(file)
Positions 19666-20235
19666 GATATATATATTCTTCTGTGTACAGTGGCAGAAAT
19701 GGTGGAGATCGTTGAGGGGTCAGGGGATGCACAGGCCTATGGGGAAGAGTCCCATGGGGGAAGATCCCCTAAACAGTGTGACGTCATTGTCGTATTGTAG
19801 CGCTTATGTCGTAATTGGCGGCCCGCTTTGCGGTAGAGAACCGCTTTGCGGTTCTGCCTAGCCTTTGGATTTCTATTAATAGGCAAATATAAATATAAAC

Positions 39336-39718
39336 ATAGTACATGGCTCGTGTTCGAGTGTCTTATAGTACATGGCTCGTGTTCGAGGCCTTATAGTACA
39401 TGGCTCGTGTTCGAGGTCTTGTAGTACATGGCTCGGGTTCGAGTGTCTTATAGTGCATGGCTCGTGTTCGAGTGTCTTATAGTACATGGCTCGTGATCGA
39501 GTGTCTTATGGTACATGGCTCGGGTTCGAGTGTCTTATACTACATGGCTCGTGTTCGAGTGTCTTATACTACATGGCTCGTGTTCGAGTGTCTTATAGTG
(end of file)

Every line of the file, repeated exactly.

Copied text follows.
Positions 19666-20235
19666 GATATATATATTCTTCTGTGTACAGTGGCAGAAAT
19701 GGTGGAGATCGTTGAGGGGTCAGGGGATGCACAGGCCTATGGGGAAGAGTCCCATGGGGGAAGATCCCCTAAACAGTGTGACGTCATTGTCGTATTGTAG
19801 CGCTTATGTCGTAATTGGCGGCCCGCTTTGCGGTAGAGAACCGCTTTGCGGTTCTGCCTAGCCTTTGGATTTCTATTAATAGGCAAATATAAATATAAAC

Positions 39336-39718
39336 ATAGTACATGGCTCGTGTTCGAGTGTCTTATAGTACATGGCTCGTGTTCGAGGCCTTATAGTACA
39401 TGGCTCGTGTTCGAGGTCTTGTAGTACATGGCTCGGGTTCGAGTGTCTTATAGTGCATGGCTCGTGTTCGAGTGTCTTATAGTACATGGCTCGTGATCGA
39501 GTGTCTTATGGTACATGGCTCGGGTTCGAGTGTCTTATACTACATGGCTCGTGTTCGAGTGTCTTATACTACATGGCTCGTGTTCGAGTGTCTTATAGTG